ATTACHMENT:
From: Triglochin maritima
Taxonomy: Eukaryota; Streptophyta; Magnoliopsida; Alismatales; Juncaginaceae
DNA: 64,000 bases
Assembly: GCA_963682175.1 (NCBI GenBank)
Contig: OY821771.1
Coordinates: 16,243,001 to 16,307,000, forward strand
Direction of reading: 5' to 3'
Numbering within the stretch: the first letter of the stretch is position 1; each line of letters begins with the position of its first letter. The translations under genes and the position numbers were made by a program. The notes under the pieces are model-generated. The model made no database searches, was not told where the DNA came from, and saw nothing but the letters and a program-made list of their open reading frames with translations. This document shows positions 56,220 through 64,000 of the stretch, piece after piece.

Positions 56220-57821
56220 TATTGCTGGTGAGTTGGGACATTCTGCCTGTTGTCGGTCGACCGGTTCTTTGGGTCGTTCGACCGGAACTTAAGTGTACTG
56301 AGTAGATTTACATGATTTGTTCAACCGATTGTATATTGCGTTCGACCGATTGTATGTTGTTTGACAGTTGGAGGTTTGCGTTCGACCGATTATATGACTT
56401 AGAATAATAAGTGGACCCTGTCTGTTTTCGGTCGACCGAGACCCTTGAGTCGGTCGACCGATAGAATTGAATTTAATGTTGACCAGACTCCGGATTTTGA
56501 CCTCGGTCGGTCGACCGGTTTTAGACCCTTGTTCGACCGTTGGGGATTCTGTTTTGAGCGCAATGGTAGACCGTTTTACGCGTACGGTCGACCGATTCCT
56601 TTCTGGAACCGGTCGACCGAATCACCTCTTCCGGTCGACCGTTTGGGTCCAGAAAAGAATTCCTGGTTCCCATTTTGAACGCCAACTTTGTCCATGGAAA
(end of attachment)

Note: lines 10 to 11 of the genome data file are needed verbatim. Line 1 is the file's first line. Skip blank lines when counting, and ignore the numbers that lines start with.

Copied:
56220 TATTGCTGGTGAGTTGGGACATTCTGCCTGTTGTCGGTCGACCGGTTCTTTGGGTCGTTCGACCGGAACTTAAGTGTACTG
56301 AGTAGATTTACATGATTTGTTCAACCGATTGTATATTGCGTTCGACCGATTGTATGTTGTTTGACAGTTGGAGGTTTGCGTTCGACCGATTATATGACTT